College of DuPage to revise speech censoring policies

Following a recent incident in which a campus police officer threatened to “lock up” several students for collecting petition signatures on campus, College of DuPage has announced that it will revise its policies.

As originally reported by Campus Reform earlier this month, COD student Joseph Enders and another student were collecting signatures for a petition urging the school to improve its free speech protections when they were confronted by a campus police officer, who informed them that they needed a permit in order to solicit opinions on campus and threatened them with arrest when they questioned him about the policy.

At a special meeting of the college’s Board of Trustees Monday night, President Joseph Collins obliquely referenced that incident while outlining efforts that COD will undertake in order to improve its speech protections, and Board Chairman Kathy Hamilton made an emotional commitment to ensuring that the new policies reflect a sincere commitment to First Amendment principles.

Enders recounted his experience in a statement during the public comment period of Monday’s Board meeting, flatly stating that he and others “were denied our First Amendment rights on campus,” and thanking several trustees for supporting his efforts to overturn the policies responsible.

“I’m here tonight not to hold the Board accountable for these censorship policies, nor to cause problems on campus,” Enders asserted. “Rather, I stand here asking the Board to work hand-in-hand with the student body to revise these … censorship policies.”

Claiming that his only goal is “to make College of DuPage a free and open-minded campus welcoming all perspectives,” Enders concluded with an appeal “that the Board be willing to create this environment, and forever be remembered as the ones who brought free speech back to the College of DuPage.”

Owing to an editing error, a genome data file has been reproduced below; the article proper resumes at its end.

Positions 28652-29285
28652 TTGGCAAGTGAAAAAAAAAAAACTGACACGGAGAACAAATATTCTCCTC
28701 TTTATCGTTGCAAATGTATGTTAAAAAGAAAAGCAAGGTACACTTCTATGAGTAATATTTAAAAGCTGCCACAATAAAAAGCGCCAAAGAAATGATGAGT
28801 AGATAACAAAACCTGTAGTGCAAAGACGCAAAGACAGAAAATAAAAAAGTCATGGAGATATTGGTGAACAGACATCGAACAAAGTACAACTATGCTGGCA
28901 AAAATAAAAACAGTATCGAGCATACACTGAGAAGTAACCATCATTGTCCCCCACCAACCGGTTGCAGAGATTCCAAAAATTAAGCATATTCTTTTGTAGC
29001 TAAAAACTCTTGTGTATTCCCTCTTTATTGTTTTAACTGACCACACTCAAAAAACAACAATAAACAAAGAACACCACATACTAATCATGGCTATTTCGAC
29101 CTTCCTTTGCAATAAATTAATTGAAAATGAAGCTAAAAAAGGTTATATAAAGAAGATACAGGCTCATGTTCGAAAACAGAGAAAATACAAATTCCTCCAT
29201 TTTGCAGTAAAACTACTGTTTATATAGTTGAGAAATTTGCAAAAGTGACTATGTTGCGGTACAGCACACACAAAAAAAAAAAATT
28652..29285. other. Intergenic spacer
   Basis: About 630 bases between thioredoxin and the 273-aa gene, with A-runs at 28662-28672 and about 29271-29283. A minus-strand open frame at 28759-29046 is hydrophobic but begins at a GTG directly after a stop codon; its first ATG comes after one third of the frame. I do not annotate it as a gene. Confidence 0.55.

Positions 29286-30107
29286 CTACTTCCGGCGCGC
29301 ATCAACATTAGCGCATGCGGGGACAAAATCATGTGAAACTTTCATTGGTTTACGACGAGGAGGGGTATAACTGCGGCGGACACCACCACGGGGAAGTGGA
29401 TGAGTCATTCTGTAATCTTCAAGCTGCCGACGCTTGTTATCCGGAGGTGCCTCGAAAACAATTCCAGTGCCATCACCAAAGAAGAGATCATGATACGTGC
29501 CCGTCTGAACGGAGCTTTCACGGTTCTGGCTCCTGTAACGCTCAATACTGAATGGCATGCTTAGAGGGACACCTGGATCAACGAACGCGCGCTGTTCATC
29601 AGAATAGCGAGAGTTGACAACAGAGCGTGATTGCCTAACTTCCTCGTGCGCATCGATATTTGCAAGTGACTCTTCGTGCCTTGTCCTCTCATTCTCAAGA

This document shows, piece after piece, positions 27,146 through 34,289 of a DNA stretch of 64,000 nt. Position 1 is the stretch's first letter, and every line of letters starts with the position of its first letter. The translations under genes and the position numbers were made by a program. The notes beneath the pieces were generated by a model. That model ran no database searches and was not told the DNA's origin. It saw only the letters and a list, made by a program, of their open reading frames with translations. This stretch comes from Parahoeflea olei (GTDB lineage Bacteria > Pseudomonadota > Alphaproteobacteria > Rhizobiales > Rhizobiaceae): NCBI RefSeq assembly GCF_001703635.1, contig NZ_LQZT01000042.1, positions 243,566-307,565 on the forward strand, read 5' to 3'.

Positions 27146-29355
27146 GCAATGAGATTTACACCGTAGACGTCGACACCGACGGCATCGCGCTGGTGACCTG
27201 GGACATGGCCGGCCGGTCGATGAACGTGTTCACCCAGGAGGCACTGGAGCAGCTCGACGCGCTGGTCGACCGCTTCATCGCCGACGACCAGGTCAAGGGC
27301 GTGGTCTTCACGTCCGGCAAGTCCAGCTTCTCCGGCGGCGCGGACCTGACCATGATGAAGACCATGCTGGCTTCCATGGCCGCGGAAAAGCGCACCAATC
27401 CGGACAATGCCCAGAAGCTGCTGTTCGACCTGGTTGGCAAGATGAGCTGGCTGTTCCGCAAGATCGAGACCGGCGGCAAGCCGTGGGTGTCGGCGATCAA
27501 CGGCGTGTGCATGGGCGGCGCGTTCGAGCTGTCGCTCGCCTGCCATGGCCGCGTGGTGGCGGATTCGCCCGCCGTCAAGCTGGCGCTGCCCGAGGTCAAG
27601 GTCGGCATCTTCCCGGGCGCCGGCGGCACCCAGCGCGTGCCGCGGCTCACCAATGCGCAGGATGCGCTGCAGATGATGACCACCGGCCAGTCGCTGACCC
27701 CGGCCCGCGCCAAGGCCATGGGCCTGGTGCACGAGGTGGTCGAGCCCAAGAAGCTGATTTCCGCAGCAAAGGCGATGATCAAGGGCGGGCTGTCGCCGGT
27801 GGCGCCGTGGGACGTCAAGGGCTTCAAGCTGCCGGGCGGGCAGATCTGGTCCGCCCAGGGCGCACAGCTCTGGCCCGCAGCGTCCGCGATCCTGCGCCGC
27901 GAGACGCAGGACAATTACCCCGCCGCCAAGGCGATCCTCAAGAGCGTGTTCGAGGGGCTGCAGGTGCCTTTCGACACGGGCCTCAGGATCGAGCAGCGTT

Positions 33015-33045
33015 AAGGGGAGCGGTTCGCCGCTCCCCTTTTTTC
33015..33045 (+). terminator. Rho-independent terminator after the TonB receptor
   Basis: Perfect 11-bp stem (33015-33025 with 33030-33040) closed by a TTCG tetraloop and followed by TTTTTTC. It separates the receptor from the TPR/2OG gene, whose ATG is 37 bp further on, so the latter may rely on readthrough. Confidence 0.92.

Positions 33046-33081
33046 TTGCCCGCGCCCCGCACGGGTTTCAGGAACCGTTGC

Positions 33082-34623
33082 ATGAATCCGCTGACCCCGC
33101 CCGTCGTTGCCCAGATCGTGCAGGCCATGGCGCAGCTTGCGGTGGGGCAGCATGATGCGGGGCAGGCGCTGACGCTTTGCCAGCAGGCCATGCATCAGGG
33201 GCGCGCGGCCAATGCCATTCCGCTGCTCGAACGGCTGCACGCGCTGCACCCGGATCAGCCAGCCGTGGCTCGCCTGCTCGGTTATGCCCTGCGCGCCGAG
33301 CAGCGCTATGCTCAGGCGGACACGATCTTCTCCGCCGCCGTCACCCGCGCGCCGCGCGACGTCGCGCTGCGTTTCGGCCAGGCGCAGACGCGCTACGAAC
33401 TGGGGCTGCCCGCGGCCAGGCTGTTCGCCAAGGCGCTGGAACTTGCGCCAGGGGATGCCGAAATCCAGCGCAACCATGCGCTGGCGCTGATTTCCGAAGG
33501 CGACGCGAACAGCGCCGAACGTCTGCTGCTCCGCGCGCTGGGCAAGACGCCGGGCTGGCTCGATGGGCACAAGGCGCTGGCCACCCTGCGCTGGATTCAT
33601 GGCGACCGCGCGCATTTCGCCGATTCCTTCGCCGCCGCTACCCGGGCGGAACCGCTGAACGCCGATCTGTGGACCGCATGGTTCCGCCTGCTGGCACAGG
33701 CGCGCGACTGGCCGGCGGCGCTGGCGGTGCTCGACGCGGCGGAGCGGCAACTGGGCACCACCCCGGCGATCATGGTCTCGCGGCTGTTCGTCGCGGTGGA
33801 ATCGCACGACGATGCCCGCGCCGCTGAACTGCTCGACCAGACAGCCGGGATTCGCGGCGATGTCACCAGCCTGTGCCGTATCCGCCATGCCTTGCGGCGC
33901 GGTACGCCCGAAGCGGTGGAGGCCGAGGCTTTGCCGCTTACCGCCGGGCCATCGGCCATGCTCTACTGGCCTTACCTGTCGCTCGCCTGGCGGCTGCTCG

The Board then moved on to consideration of pressing budget issues left over from the administration of ousted former President Robert Breuder before returning, a bit more than two hours later, to current President Collins for a report on COD’s nascent efforts to revise its speech policies.

“Based on recent questions regarding free speech at the college, I am engaging COD’s shared governance structure to review the college’s guidelines in light of the latest court holdings and best practices for public institutions of higher learning,” Collins told the trustees. “Our target is to ensure that our procedures uphold the rights of all, and reflect the atmosphere of an institution dedicated to teaching and learning.”

Although details of the revisions have yet to be determined, Collins said they would draw on input from all elements of the school community, and promised to keep the Board apprised of his progress.

“Without question, the First Amendment applies to every citizen, including students, professors, adjuncts, staff, trustees, and members of the public,” he asserted. “Colleges and universities are by their very nature committed to the free and open expression of ideas.”

Board Chairman Hamilton revisited the free speech issue at the conclusion of the meeting, citing the sacrifices made by Staff Sgt. Robert Miller, a Medal of Honor recipient who grew up near the college and perished in 2008 while protecting comrades during a firefight in Afghanistan.

“COD is an academic institution that benefits from debates and diverse views,” Hamilton said. “Sgt. Miller joined the Army to defend the First Amendment, he fought in Afghanistan for the First Amendment, and he sacrificed himself so that we could enjoy the right to speak, assemble, worship, read a free press, and seek redress of grievances.”

Noting that Sgt. Miller’s commitment “inspires us,” she pledged: “You will see a First Amendment procedure here that reflects his inspiration.”

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